The upper image shows a computational model of a valley that has been automatically partitioned for solution on a parallel computing system, one processor to a color. The lower image shows the response of the valley as a function of frequency and position within the valley. It is well known that the response of a building to an earthquake is greatest when the frequency of the ground motion is close to the natural frequency of the building itself. These results show that damage can vary considerably depending on building location and frequency characteristics. Obtaining this kind of information for large basins such as the Greater Los Angeles Basin requires high performance computing.
Understanding land cover dynamics is critical to the study of global climate change. Databases of land cover dynamics are needed for global carbon models, and biogeochemical, hydrological, and ecosystem response modeling. Over the span of several decades, changes in vegetation take place at a scale of less than 1 kilometer and require analysis of high resolution satellite images. Portable scalable software for a variety of image and map data processing applications is being developed and in the future will be integrated with new models for parallel I/O of large-scale images and maps.
An initial focus area is generating maps of the world's tropical rain forests over the last three decades. The image below illustrates the application of a new algorithm for solving the mixture modeling problem to a remotely-sensed image of part of Africa. Mixture modeling allows environmental scientists to estimate the proportions of different vegetation types present in a single pixel, thereby characterizing the vegetation more realistically than a classification that labels each pixel as a single vegetation type. Accurate descriptions of the land surface are important boundary conditions for climate and other global environmental models. Using the new algorithm, vegetation proportions are estimated by comparing observed reflectance measurements within a pixel to measurements expected if the pixel were purely of one type and solving for the proportions using mathematical optimization procedures. The algorithm, which is based on solving similar image restoration problems, is more accurate and faster than the labor- intensive classical methods.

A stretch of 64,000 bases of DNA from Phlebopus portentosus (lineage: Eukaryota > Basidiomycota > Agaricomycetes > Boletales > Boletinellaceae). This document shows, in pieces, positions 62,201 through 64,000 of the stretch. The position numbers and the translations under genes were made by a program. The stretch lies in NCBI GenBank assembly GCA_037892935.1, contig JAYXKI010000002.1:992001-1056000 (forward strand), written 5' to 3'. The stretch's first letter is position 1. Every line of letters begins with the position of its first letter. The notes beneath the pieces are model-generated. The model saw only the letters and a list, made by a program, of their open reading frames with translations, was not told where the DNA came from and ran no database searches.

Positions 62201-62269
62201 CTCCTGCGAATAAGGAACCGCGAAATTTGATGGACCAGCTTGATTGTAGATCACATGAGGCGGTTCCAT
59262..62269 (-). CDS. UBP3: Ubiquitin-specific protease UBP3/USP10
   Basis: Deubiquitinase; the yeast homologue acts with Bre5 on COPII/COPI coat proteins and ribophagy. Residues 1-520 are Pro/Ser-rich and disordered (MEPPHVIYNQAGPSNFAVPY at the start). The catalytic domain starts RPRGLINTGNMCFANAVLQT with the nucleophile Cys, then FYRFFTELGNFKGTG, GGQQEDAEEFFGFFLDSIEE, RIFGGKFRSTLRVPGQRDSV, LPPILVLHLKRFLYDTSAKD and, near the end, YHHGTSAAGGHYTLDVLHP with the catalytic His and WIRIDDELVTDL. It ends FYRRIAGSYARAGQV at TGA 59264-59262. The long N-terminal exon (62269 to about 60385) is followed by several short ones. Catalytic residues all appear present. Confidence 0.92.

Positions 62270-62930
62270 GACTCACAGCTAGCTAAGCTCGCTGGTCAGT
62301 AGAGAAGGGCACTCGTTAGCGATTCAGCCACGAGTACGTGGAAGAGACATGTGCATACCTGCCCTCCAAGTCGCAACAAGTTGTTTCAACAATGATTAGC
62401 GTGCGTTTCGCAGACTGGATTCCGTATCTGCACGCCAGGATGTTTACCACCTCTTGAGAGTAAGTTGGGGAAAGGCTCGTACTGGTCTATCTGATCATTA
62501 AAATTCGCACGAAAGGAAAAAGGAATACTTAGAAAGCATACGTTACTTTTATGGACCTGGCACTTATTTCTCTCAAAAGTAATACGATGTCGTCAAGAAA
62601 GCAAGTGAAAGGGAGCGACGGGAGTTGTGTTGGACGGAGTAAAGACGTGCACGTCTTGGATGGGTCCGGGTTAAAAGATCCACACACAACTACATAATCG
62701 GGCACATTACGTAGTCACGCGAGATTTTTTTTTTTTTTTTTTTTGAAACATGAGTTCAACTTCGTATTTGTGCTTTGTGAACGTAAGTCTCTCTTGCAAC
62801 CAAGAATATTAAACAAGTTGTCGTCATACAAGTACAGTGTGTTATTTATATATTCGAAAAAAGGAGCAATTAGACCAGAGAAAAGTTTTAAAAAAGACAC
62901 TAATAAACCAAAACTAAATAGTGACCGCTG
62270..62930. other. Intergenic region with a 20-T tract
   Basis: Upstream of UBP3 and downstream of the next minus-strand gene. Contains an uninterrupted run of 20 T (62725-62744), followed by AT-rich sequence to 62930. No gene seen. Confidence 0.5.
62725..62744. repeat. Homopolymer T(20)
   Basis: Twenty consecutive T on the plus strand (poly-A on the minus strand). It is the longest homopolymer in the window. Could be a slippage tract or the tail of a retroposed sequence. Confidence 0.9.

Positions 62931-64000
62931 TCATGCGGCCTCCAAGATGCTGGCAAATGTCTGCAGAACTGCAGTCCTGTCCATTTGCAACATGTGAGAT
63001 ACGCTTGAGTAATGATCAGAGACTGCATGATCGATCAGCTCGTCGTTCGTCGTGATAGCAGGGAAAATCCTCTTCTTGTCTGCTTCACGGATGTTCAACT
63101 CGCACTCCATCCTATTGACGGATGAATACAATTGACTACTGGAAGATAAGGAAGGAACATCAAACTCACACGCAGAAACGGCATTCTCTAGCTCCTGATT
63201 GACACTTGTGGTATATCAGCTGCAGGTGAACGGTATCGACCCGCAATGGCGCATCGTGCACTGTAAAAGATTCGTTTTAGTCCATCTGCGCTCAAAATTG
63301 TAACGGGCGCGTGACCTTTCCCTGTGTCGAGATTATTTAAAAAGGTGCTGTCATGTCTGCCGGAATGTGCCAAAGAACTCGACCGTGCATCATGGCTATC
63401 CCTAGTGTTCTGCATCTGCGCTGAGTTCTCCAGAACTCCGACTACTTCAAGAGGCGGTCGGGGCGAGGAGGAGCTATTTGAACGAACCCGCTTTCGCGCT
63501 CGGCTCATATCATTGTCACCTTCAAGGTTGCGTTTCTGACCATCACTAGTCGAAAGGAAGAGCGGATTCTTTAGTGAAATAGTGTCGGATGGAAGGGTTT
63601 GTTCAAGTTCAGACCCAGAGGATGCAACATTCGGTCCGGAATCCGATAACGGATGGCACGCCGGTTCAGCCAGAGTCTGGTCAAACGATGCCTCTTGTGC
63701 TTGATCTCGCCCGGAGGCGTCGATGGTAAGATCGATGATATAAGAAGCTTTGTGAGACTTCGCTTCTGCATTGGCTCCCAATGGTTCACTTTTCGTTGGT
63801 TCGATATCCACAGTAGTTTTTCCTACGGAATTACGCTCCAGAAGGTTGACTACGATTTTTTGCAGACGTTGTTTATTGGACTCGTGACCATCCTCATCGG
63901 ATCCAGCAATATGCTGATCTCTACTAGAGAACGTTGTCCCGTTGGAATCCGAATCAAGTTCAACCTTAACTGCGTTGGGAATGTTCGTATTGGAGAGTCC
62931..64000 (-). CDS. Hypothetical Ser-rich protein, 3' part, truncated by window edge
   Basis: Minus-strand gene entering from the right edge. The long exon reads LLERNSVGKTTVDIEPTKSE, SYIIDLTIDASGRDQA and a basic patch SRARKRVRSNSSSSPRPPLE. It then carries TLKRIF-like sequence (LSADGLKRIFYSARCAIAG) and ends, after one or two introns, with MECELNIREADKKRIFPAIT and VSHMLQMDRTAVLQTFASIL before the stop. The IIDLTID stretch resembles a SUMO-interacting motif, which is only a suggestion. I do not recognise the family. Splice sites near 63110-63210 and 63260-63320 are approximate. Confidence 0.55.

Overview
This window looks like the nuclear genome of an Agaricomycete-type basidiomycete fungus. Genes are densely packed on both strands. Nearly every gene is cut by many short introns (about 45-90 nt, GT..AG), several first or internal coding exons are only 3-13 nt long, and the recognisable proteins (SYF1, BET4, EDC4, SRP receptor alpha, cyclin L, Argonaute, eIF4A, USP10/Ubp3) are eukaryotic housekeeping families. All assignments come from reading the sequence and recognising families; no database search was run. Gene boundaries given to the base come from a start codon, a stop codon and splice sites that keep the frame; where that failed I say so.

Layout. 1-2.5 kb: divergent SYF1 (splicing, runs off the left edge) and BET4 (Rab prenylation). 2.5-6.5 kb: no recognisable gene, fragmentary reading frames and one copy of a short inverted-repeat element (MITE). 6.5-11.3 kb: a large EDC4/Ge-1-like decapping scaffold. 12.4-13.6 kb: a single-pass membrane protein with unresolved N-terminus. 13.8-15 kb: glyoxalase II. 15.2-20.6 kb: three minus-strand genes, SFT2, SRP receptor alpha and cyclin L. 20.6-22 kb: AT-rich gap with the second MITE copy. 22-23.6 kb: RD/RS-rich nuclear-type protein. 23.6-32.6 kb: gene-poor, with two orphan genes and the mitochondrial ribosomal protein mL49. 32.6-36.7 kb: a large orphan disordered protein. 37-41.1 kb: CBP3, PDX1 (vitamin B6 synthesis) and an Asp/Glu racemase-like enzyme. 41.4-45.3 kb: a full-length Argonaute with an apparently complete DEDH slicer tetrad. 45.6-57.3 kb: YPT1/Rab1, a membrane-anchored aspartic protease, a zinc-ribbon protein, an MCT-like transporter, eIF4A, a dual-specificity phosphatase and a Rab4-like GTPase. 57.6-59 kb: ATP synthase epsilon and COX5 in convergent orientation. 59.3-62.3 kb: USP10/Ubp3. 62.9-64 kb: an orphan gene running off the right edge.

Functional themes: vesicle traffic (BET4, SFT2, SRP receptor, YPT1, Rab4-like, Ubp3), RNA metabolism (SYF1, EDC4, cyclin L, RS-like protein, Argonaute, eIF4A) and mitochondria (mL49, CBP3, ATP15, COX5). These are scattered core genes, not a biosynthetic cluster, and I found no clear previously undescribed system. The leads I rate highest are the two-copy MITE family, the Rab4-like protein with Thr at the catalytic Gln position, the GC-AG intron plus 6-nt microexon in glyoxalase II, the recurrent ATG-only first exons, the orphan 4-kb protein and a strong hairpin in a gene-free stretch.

This NSF-funded work is being conducted at the University of Maryland.
This figure encodes the proportions of desert, grass, and forest within each pixel of a satellite image using color mixing. The Grand Challenge result, on the left, was produced using a new parallel algorithm and is a much more accurate estimate of mixture proportions than the least squares algorithm traditionally employed by environmental scientists.
The objective of this research is to demonstrate a high performance computing system for large-scale high-resolution ecosystem simulation. To date a DEVS-GIS (Discrete Event System Specification interfaced to Geographic Information System) has been implemented in C++ to run on a single processor or in a multiprocessor environment using PVM. An object-based interface enabling models to transparently access commonly-used GIS databases has also been implemented. Watershed models have been developed and tested on a single processor DEVS-GIS system and are being ported to the Thinking Machines CM-5. The next step is extensive performance analysis. This will include the development of interconnect "middleware" and visualization software specifically for the DEVS-GIS environment. The long-term goal of this NSF-supported research at the University of Arizona is to enable experimentation with complex ecosystem models that is impossible without high performance computing.
("A Case Study Combining Grand Challenge and National Challenge Technologies: Modeling San Diego Bay to Aid Resource Management" is also presented.)